With the release and success of each new blockbuster film, a certain niche of the filmmaking community mourns the death of original (read smaller, indie) film content. They lament a future of theatrical releases that will be dominated by endless comic book adaptations and sequels. The concern is understandable but misplaced. These fears parallel those of the faithful, who complain about the decline of church attendance and religious affiliation in the United States. Perhaps they can turn to one another for consolation, because declining church attendance seems to have predicted the changes taking place in the film and television industry, which might ironically give us hope for the church’s future.
In thinking about the future of the church, it might be helpful to draw a loose correlation between church attendance and media (film and television) consumption. There’s a segment of church-goers that might be defined as blockbuster attendees that only darken the doors on Easter and Christmas. A large segment of theater-goers only buy tickets for the biggest releases, so industry insiders speak of the necessity of “eventizing” theatrical releases to draw bigger audiences. People don’t go to see a film for the story as much as they do to participate in an event. Nothing feels more like an event than the recent Jurassic World release or the upcoming Star Wars sequel (hurry up already!). Everyone’s going and everyone’s talking about it. Ok, not everyone, but loads of people. Same with Christmas and Easter. You can’t look like you’re the only person in your Twitter feed not wishing everyone a Merry Christmas.
Paralleling this declining church and theatrical attendance, however, is the rise in high-quality scripted series on broadcast, cable, and streaming networks. There’s so much new content that dedicated viewers can hardly keep up. Content creators and content consumers revel in the freedom (both in terms of subject matter and length) that television increasingly provides. Almost every major network has at least one great (or really good) series, and the boundaries are slipping as networks once dedicated to documentary content are now producing scripted series. Living in Los Angeles, I’m constantly in conversation with writers and producers that are either working on or looking for the next great pilot or series, not the next great film script (indie or otherwise).
With all this new content, the ways of consuming it continue to diversify. No longer do viewers subscribe to a single doctrine—I mean, cable package—as they piece together the series they watch from a variety of sources. Netflix memberships continue to skyrocket, and countless viewers augment this membership with dozens of apps and platforms that allow them to cut the cord. In a recent conversation with a friend who works at a leading cable network, she told me that their target demographic doesn’t even watch content on televisions anymore…at all.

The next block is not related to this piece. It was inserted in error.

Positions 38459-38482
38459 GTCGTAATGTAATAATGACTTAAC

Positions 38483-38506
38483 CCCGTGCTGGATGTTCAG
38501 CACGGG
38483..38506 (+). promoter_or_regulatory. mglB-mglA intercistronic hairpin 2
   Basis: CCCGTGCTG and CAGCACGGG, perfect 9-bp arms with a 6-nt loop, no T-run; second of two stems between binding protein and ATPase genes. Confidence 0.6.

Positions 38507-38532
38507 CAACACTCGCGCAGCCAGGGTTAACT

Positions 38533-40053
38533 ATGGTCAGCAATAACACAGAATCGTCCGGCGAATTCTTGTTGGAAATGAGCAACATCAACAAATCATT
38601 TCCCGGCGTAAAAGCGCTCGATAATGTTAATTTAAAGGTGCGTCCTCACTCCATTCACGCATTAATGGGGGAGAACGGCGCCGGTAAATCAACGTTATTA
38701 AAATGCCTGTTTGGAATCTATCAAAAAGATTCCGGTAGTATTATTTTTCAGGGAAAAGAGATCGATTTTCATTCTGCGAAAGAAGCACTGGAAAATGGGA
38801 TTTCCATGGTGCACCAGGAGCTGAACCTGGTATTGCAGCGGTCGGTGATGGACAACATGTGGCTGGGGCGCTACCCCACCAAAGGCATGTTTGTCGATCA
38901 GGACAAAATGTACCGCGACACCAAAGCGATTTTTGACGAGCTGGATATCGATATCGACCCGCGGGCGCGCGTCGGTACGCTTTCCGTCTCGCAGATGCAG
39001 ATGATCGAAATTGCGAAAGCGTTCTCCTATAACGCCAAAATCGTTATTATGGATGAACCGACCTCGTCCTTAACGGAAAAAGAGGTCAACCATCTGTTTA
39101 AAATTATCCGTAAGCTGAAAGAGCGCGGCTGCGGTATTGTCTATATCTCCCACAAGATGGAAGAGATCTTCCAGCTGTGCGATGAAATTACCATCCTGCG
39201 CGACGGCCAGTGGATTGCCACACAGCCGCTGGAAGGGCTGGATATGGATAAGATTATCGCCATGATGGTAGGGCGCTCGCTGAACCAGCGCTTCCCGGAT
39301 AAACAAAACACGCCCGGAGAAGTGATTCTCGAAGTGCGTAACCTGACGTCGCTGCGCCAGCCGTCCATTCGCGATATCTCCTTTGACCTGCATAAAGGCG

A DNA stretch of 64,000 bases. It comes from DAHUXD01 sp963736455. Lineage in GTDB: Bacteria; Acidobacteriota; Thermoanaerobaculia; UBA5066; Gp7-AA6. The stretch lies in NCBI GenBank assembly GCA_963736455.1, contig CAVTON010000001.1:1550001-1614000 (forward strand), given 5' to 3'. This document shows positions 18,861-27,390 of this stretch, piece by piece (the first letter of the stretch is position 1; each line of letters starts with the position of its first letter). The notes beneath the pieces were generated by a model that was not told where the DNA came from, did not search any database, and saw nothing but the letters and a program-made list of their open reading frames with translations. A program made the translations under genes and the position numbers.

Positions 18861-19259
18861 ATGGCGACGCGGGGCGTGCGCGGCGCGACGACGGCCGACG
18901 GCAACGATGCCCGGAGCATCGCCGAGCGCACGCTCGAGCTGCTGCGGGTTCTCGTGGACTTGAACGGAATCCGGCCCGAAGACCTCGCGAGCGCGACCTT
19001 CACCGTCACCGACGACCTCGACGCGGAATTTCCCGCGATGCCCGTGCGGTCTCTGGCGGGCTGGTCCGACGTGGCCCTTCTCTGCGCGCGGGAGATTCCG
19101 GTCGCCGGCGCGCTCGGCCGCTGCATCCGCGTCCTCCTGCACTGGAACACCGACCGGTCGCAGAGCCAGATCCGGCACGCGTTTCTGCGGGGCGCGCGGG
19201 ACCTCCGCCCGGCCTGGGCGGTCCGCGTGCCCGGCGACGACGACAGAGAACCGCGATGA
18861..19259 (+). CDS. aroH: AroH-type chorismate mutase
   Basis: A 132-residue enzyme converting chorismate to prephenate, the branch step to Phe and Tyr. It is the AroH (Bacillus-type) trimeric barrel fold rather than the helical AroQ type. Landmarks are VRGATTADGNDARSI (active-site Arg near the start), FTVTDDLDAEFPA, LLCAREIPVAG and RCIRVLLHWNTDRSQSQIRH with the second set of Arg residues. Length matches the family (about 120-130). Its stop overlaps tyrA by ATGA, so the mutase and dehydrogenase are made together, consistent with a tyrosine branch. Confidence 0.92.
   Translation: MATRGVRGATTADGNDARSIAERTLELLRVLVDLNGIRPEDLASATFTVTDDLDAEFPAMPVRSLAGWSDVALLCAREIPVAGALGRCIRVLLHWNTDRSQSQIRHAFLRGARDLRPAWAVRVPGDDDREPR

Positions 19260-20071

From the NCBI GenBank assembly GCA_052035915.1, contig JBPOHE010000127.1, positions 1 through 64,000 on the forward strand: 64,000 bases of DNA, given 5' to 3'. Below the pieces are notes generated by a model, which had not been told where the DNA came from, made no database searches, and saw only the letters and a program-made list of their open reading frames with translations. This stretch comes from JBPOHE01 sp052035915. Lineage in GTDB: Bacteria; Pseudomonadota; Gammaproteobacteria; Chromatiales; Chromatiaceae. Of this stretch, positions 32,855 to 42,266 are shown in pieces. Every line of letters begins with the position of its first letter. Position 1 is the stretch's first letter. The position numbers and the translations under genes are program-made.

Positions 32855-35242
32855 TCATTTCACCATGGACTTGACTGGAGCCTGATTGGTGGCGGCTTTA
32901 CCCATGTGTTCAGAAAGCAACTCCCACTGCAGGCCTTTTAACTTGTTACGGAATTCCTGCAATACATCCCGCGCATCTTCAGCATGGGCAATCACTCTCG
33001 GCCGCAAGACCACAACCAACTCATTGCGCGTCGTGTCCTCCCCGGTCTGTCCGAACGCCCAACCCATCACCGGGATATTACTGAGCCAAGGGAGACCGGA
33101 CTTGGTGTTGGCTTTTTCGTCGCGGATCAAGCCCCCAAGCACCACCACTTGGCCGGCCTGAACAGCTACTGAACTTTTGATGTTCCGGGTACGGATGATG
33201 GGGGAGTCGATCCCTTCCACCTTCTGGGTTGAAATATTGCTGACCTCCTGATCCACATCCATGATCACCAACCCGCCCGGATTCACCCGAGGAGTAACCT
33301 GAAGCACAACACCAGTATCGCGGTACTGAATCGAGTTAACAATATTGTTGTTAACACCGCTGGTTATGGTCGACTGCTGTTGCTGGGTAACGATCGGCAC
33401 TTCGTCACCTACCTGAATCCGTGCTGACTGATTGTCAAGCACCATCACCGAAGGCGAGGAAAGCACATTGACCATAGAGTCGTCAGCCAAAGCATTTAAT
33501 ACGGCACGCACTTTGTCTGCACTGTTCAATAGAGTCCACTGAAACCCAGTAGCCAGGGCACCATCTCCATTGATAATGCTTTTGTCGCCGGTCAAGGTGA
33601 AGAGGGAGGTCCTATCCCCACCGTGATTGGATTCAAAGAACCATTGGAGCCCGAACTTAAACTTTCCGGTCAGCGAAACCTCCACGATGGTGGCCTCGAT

So what does this mean for the church and those currently devoted to it? I don’t know that I’m bold enough to assume, but there are a couple of things worth noting. Churches are trying to adapt and re-orient themselves at a fevered pitch. The rise in popularity of small or home groups help organize people where they already are, rather than expecting them to make the journey to church. These have become so effective that it’s hard to tell if Sunday morning is an extension of these gatherings or vice versa.
One final thought to finish this reflection. The people that we might need to turn to for a vision of how the church could operate in the future might not be ministers, theologians, or academics, but the good folks at Marvel Studios, who seem to be perfecting a new model of crossover appeal. Their blockbuster releases like Iron Man, The Avengers, and The Guardians of the Galaxy break box office records as they pack theaters on opening weekend and beyond. But they continue to feed their disciples with long form series at home with Agents of S.H.I.E.L.D., Daredevil, and the upcoming Jessica Jones, all of which tie into the bigger narratives of those theatrical releases.
In what ways can (or will) the church Netflix-ize the events of Christmas, Easter, and normal Sunday gatherings?
J. Ryan Parker lives in Los Angeles, where he works in film and television development and marketing. With a PhD in film and religion from the Graduate Theological Union, he is the creator of Pop Theology (www.poptheology.com) and is the author of a number of books and articles on the intersections of religion/theology and film. You can follow him on Twitter at @jryanparker.